Committee on the Judiciary of the United States House of Representatives v. McGahn, No. 19-5331 (D.C. Cir. 2020)Annotate this Case
On petition for rehearing en banc, the en banc court held that the Committee on the Judiciary of the House of Representatives has standing under Article III of the Constitution to seek judicial enforcement of its duly issued subpoena. This case arose when the Committee began an investigation into alleged misconduct by President Trump and his close advisors. The Committee requested that Donald F. McGahn, II turn over documents related to the President's alleged obstruction of Special Counsel Robert S. Mueller's investigation. When McGahn, then no longer White House Counsel, declined these requests, the Committee issued a subpoena ordering McGahn to appear at a hearing to testify and to produce the requested documents.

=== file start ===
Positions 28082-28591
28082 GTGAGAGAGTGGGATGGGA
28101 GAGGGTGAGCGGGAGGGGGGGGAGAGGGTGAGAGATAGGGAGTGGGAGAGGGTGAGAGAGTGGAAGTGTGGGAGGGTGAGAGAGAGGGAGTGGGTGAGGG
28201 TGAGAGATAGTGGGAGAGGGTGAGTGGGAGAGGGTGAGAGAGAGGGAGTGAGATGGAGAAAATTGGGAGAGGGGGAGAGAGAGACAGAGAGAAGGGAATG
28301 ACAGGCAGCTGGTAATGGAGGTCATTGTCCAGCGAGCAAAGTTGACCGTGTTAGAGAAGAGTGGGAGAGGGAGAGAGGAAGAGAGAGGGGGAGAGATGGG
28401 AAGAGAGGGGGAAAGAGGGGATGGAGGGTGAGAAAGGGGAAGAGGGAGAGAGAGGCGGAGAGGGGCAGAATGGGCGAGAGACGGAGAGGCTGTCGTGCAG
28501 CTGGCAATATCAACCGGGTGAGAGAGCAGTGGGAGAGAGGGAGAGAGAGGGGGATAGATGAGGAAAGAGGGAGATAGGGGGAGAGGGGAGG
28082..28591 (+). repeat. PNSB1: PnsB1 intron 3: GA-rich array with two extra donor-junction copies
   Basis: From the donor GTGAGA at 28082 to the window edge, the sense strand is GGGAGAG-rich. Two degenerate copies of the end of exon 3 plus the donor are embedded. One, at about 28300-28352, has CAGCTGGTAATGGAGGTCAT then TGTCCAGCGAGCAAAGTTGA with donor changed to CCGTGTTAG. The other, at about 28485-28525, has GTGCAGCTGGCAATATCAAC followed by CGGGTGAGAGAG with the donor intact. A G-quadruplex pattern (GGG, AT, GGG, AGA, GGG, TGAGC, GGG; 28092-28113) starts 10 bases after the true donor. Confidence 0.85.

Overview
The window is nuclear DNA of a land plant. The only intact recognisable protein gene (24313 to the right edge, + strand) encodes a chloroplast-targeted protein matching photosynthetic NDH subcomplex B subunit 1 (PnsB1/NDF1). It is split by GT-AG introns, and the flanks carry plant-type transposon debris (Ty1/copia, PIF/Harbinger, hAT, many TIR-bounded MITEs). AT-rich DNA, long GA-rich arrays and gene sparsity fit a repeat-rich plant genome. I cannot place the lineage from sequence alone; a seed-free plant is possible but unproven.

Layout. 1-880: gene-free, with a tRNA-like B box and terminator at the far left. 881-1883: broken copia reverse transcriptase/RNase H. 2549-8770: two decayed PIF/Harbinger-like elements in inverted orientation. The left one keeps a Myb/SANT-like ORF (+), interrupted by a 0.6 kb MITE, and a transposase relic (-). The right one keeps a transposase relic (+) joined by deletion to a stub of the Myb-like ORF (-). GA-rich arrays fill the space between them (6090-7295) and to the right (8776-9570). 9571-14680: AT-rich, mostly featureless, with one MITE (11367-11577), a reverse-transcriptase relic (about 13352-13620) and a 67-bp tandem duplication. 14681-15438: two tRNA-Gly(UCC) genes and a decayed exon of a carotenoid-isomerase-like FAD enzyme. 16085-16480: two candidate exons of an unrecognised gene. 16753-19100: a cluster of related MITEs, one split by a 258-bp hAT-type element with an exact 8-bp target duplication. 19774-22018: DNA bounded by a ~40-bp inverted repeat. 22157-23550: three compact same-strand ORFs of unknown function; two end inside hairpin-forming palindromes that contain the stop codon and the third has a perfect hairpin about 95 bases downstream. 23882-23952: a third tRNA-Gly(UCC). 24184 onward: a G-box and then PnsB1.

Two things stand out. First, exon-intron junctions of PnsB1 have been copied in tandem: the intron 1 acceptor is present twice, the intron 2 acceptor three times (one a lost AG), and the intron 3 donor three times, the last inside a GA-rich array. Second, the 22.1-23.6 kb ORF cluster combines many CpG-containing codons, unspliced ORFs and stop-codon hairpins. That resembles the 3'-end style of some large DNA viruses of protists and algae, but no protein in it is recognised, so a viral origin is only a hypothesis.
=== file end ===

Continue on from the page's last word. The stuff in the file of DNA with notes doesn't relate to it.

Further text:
The en banc court held that the Committee, acting on behalf of the full House of Representatives, has shown that it suffers a concrete and particularized injury when denied the opportunity to obtain information necessary to the legislative, oversight, and impeachment functions of the House, and that its injury would be redressed by the order it seeks from the court. The court explained that the ordinary and effective functioning of the Legislative Branch critically depends on the legislative prerogative to obtain information, and constitutional structure and historical practice support judicial enforcement of congressional subpoenas when necessary. Therefore, the court affirmed the judgment of the district court in part.
This opinion or order relates to an opinion or order originally issued on February 28, 2020.